Abdul Rahim Sabri, Lee Long Hui & Nigel Aw
11:52AM Feb 29, 2012
As rare earth mining giant Lynas clears it’s licence hurdle with the Atomic Energy Licensing Board, Kuantan residents will soon face the prospect of living near a hazardous waste processing plant, the first to be built outside of China in almost 30 years.
Known as the Lynas Advanced Materials Plant (Lamp), the largest of its kind in the world, the RM700 million facility will be crucial in breaking China’s monopoly on the global rare earth supply.
While Malaysian leaders appear eager for the country to play host to a facility that will take on the ‘Asian Dragon’, the small coastal town of Gebeng, approximately 30km northeast of Kuantan and its surrounding townships are suddenly under the spotlight.
Lamp will produce three forms of by-products but locals and environmental activists are most concerned about possible leakages in the storage of the leech water purification waste containing radioactive thorium and uranium.
Lynas aims to fire up its facility by the second quarter of this year but opinions about the plant and how serious this will affect locals’ vote come the general election remain mixed.
A majority of people around Kuantan appear torn over the plant’s safety despite guarantees from the government and Lynas Malaysia, and some are even mulling to move out from the town.
Unconvinced over safety of facility
Restaurant operator Nor Azlina Ahmad Suid, who has been residing in Kuantan since 1997, is among those who want out.
“I will certainly go elsewhere, what is there to wait? There will be illness,” said the mother of three children.
Though admitting that she is unclear of Lamp’s impact, she is unconvinced by reassurances that the facility is safe.
“Even though the government gives its guarantee, but it can say anything it likes, we will never know what will happen in future,” she said.
She adds that she will hold the government responsible at the ballot box in the event of any fallout.
Meanwhile, pickled fruit seller Baharudin Salleh, who has lived in Kuantan for the last 45 years, questioned Lynas’ insistence to operate in Malaysia instead of in Australia.
“If it is safe then they should do it in their country, but they want to do it here, what is the reason?,” he asked, adding that he may consider moving out.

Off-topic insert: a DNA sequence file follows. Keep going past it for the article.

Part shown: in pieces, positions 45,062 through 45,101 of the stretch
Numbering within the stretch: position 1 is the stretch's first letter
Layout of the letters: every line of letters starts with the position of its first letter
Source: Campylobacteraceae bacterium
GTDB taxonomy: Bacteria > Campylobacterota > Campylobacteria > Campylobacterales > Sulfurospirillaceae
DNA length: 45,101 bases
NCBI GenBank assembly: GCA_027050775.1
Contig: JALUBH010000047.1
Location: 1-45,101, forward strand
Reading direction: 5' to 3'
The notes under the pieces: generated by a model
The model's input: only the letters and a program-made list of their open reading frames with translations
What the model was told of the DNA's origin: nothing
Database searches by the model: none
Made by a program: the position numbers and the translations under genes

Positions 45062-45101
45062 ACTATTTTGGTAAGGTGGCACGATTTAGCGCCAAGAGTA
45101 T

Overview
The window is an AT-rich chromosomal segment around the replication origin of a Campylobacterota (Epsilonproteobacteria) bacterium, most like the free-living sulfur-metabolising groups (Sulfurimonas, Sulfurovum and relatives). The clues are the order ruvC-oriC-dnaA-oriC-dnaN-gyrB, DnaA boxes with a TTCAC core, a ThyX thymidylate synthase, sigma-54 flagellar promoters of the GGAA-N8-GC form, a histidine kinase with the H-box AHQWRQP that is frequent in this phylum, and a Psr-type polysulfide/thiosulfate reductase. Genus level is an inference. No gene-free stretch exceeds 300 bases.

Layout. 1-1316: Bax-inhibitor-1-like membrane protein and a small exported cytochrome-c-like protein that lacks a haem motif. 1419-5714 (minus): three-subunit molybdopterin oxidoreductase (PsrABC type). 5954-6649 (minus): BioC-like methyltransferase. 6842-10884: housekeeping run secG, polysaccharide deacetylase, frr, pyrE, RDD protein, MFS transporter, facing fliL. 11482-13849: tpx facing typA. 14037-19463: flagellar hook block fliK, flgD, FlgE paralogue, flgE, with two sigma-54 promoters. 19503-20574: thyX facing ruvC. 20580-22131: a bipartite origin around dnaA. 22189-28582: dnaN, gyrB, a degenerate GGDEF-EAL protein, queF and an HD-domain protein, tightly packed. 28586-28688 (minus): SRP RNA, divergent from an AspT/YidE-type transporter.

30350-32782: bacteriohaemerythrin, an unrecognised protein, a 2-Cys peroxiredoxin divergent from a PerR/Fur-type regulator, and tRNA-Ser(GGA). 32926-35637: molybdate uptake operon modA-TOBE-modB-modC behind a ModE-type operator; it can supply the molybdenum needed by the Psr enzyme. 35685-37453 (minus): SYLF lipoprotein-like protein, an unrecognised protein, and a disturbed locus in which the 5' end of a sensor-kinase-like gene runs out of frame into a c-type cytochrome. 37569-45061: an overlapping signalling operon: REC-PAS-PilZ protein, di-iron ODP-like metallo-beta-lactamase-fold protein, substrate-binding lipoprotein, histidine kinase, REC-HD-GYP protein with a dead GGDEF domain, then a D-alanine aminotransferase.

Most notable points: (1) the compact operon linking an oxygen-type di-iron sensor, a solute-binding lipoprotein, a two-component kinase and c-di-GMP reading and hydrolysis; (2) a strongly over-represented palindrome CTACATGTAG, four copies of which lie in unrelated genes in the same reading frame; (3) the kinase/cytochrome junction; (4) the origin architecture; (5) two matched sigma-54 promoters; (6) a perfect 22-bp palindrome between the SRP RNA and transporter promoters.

Asked for his view if Lynas would be a factor for locals come general election, he replied: “This will likely affect BN here.”
Meanwhile, Suzliana Mohd Ghazali (right), 33, who helps her mother in a grocery store is concerned that the plant will affect their business.
“When it (Lamp) is ready, tourists may be less keen to come to Kuantan, especially since the plant is near the coastal towns such as Cherating, Balok beach and Batu Hitam beach,” she said, while her 60-year-old mother silently watched on as she rocked Suzliana’s four-year-old son in the cradle.
Suzliana who resides in Kampung Pantai Batu Hitam, 15km south of Gebeng, has three other sons aged ten, eight and seven.
While she accepts the government’s explanation that the plant is safe, Suzliana said still worries about the long-term effects.
Nonetheless, she will remain in Kuantan because she has “no other choice” as her husband works here and they have already bought a house.
“But before my house was priced at about RM145,000, suddenly after the Lynas factory came up, people wanted to sell their houses and my house is now at about RM125,000.
“The market has fallen drastically,” she lamented.
There has not been empirical evidence to show that the fall in prices was a direct cause of Lamp.
Asked if she considers Lynas an important election issue, she replied: “Of course.”
Perception battle will hurt Kuantan
On the other hand, Asrul Zamani (right), 36, who operates a food stall does not see this as an election issue or that it will affect his business.
However, he is concerned that the back and forth safety argument between the government and activists will create negative perceptions and affect Kuantan’s economy.
“The government keeps saying it is safe, but I don’t know, there are others who say at a point in future it will become unsafe because it has radiation… so the rakyat are asking whether this is really safe or not,” he said.
Asrul currently lives in Kampung Cenderawasih, near the heart of Kuantan and is a father to three children, aged eight, three and one.
He adds that whatever happens he will remain in Kuantan, saying: “We’re just a small business, not a big tauke, like it or not we must remain here, what can we do?”
As for Joesmart Ali (left), 35, who resides in Prime Minister Najib Abdul Razak’s constituency of Pekan but works in Kuantan as a security guard, says he is largely influenced by his friends.
“I asked many of my friends, is it true Lynas is harmful and I can see that they’re all fearful,” he said.
However, he said, it would make little difference in opposing the project, stating:
“This is for the people above to decide because they have the power, we don’t have any power so we can only follow, if we were to die then so be it.”
Asked if this will influence him at the ballot box, Joesmart appeared uncertain, merely saying: “I don’t know, maybe it’s politics, people are saying it’s harmful but the government says otherwise, if anything bad happens they will have to be responsible.”
Meanwhile, Rozana Sali, 50 who runs a Malay traditional medicine shop is confident that Lamp is safe.
“During former prime minister Mahathir Mohamad’s time, many people questioned his mega projects such as the Penang Bridge, Cyberjaya and Proton, but today Malaysia has developed,” she said proudly, adding that she will continue to support BN.
Similarly, Rohmah Deraman who runs a pickled fruit stall said she is satisfied by the government’s guarantee, on top of explanations from her friends in the Pahang Malay Chambers of Commerce.
“BN’s vote will be unaffected come general election,” she said.